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Proctor cops four-week biting ban, faces further sanction with Johnson

Titans captain Kevin Proctor has been served a four-game suspension for biting Shaun Johnson but both players may yet face further sanction for publicly discussing the case prior to the hearing.

Proctor was found guilty of biting Johnson at the judiciary on Tuesday night and handed a four-week suspension despite the Sharks star and Kiwi teammate testifying on his behalf, claiming that upon review his first thoughts that he had been bitten were a mistake.

"My arm was pressuring against his mouth," Johnson told the judiciary.

"I felt like I got bit and that's why I reacted the way I did at the time.

"As the match when I on, I thought it didn't really make sense. At the time it happened it felt like I got bit."

Panellists Bob Lindner, Ben Creagh and Sean Garlick took just eight minutes to hand down their verdict after a marathon, and at times farcical two-plus hours of evidence from NRL counsel Peter McGrath and Proctor's lawyer Tim Fuller.

The four-game ban for Proctor falls well short of previous lengthy suspensions for biting – namely James Graham's 12-game ban in 2012 and Brad Morrin's eight-game suspension in 2007.

Proctor, 31, had a 25 per cent discount applied to his punishment for going seven years without a previous incident in the game, with NRL counsel recommending a 4-6 week suspension.

Proctor sent off in game 250 for alleged bite

McGrath pointed to Johnson's initial angry reaction over the incident and contrasted that with a line of questioning that Johnson's recanting was based on his friendship with Proctor once he realised he had "opened a box that he couldn't put everything back in".

Johnson denied this under questioning. Asked if he believed "what happens on the field should stay on the field", Johnson said "I like to be believe that". 

The Sharks five-eighth said "the fact it was Kevvy" had formed the basis of his re-thinking, despite McGrath pointing out "you knew it was Kevin all along" when he had first claimed to have been bitten, and then proceeded to abuse Proctor on the field.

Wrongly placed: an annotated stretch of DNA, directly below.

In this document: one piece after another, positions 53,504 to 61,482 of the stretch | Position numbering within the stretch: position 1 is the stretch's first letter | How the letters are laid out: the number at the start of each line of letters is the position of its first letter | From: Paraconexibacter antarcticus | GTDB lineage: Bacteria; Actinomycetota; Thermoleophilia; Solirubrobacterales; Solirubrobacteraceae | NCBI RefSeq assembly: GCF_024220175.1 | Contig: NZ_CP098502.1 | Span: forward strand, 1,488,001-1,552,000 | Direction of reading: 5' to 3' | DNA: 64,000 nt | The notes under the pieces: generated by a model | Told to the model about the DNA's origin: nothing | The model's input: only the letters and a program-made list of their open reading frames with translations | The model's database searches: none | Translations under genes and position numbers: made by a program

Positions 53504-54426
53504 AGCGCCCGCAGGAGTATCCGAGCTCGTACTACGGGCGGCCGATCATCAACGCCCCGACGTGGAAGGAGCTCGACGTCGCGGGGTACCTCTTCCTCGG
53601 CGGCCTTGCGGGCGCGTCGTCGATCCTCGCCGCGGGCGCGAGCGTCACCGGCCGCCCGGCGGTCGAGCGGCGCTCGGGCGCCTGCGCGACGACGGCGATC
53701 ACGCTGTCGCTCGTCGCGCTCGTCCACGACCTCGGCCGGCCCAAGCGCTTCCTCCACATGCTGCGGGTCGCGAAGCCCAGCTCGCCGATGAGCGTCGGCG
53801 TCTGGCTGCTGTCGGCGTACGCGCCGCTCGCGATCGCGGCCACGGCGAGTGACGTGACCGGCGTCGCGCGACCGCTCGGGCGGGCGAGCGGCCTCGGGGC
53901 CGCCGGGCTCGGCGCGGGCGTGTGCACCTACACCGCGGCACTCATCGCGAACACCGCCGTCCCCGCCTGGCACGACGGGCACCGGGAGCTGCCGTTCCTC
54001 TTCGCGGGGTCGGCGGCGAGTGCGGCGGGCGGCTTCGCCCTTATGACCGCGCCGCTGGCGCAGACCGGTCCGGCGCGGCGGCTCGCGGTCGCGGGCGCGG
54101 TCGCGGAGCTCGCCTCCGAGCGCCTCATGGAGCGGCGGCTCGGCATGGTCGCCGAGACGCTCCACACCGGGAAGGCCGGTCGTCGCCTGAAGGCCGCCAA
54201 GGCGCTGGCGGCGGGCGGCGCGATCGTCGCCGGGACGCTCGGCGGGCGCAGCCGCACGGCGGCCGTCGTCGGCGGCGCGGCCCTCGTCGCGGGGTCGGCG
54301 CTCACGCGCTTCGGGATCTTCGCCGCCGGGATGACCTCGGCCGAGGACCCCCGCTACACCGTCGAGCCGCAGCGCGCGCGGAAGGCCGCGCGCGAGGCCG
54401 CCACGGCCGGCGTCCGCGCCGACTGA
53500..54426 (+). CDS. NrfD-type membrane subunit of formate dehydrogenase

McGrath conceded there "wasn't a Jaws-like chomp" from Proctor but showed vision of Johnson grimacing at the time in what he dubbed an expression of pain."

Proctor maintained that "I was struggling for air and opening my mouth was only way to get it" and rejected all suggestions of any making any biting motion – deliberately or otherwise.

He also referenced sinus issues that prevent him from breathing through his nose.

Asked why he didn't just shift his head backwards or sideways to be able to breath, Proctor said: "I opened my mouth and he just got tighter with his grip. He doesn't let go of my head the whole time. I'm just trying to gasp for air."

Both Proctor and Johnson are also facing further sanction for breaching NRL judiciary rules having publicly discussed the case before Proctor's hearing.

NRL.com understands financial punishments are being considered by the governing body after Proctor gave multiple interviews protesting his innocence, while Johnson took to Instagram to defend him as well.

Judiciary chairman Geoff Bellew gave the pair a dressing down when proceedings concluded.

"It is not for players to conduct their defence in the media," Bellew said.

"The players are provided with this forum that we are in at the moment for that purpose."

Fuller was also called out by Bellew for several inappropriate lines of questioning, at one point reprimanding him for prefacing a question to Johnson with a compliment for answering inquiries "honestly".

Bellew also chastised Proctor's lawyer for asking questions based on false premises, asking the same question twice and pursuing "irrelevant" angles.

The hearing was even delayed by 90 minutes of debate over what evidence could be presented by NRL counsel and Fuller – with a prepared statement from Johnson deemed inadmissible.

Referee Henry Perenara was also cross-examined in line with his referees' report from Cronulla's 30-18 win, in which Perenara confirmed asking to inspect Johnson's arm and seeing a "red mark".

"There was a red mark in a circular motion and I did not see any teeth marks," Perenara said.

NRL counsel McGrath said that for Proctor to be found guilty, the panel did necessarily need to to believe that there was an "indentation" left on Johnson's arm.

But under the dangerous contact charge, could suspend Proctor if they found that there was contact, that it was dangerous, and that it was was intentional.

Proctor is without a contract for next season and NRL.com understands is yet to move beyond informal talks about an extension with the Titans.

His sidelining is a significant blow in his bid for a new deal, however coach Justin Holbrook indicated prior to Proctor's hearing that the incident would not impact his standing in the club's recruitment and retention plans.

Proctor will be free to play again from round 19 with the Gold Coast playing Manly and Newcastle in the final two rounds.